Mentorship And The Art Of The Cold Email

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Myriad blogs and self-help books tout the benefits of having a mentor: that person that helps guide you up your career beanstalk. But finding a mentor can often seem elusive. Perhaps that’s because looking for a single person to lead you through your career isn’t the right approach.

“I don’t think anyone should have one mentor unless you have one problem for the rest of your life,” insists Liz Wessel, cofounder and CEO of WayUp, a startup aimed at connecting college students with jobs. When she encounters a problem or needs advice, she makes a list of all the people that she knows might be best at solving that particular issue, then contacts each person directly.

“I’m all about cold emailing,” she says while seated on a barstool-height chair next to two other female founders, Jennifer Fitzgerald, CEO and cofounder of Policy Genius, and Kathryn Minshew, cofounder and CEO of The Muse, at Fast Company’s Innovation Festival. They’re speaking to an intimate audience mostly made up of women.

The cold email, Wessel says, has landed her dinner at Facebook COO Sheryl Sandberg’s house and conversations with executives at Match Group and Twitter. Wessel’s endearing nature may play a part in her success, but she says it’s because she carefully researches her prospective mentors.

Research That Reveals Very Specific Shared Interests

She starts with a problem that she’s facing, such as hiring a new executive or attracting better talent. Then she makes her list of people and then takes up to an hour to figure out what she has in common with each of these potential mentors. The commonality could be anything from a past job to a current affinity. She highlights these similarities in the subject line of her email, which might read as “Fellow water aerobics instructor wants to ask advice” or “Person who also lived in India while working at Google wants to ask advice.”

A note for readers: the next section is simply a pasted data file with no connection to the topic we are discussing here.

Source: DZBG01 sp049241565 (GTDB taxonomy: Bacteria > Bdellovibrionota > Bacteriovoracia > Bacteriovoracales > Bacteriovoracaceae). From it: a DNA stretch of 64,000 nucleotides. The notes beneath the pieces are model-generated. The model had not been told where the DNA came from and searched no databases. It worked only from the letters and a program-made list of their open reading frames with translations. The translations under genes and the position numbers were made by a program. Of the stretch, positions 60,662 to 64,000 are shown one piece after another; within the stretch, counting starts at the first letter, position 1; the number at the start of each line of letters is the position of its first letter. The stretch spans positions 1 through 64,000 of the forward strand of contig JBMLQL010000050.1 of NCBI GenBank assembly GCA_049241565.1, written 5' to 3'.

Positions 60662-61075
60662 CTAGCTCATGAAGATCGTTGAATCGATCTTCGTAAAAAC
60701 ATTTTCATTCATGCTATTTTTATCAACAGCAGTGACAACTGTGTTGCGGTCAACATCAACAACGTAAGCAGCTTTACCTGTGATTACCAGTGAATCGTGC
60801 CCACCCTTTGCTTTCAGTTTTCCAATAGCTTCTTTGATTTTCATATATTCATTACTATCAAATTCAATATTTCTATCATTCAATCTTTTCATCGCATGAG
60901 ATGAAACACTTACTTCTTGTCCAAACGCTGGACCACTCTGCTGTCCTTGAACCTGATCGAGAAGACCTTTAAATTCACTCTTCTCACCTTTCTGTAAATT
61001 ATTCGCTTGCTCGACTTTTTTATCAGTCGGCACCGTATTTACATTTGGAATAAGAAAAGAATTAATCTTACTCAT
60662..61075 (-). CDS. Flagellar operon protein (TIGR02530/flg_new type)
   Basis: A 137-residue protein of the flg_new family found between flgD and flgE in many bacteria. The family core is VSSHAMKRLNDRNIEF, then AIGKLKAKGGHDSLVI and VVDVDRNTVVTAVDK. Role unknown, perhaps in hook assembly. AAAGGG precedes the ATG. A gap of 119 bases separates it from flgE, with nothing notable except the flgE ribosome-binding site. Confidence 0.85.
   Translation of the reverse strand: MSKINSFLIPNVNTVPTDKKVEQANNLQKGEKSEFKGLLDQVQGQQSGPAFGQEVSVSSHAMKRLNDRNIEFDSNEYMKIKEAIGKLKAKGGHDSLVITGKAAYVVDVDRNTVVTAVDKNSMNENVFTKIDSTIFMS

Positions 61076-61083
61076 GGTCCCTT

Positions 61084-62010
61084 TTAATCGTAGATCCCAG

The body of the email itself, she says, should be kept short. Include your shared experience, but get right to the point and be specific about what you want. “Just don’t say ‘I want to pick your brain,’” says Wessel. “That’s just the most annoying thing.” Instead, she says, ask them a specific question, like how to attract hot talent or how to grow your team—whatever your burning question is. Offer to take them to coffee or chat via Skype.

Look For Those Who’ve Been There (Recently)

Minshew echoes Wessel’s advice, but says she doesn’t just seek out multiple mentors for specific issues, she specifically looks for people who were recently wrangling with her particular dilemma. “When I look back to the people that were most helpful to me in the early days of The Muse, a lot of them were six months to two years ahead.” Her roster of confidantes isn’t filled with big-name executives, she says, but entrepreneurs who have just hired their first CMO, or recently scaled from 30 to 100 employees.

“Do you want to understand how to get through managing someone for the first time?” asks Minshew. “Someone who learned that skill in the last 12 months is going to be amazing at teaching that to you, in a way that a person who’s been managing for five years may or may not be able to.”

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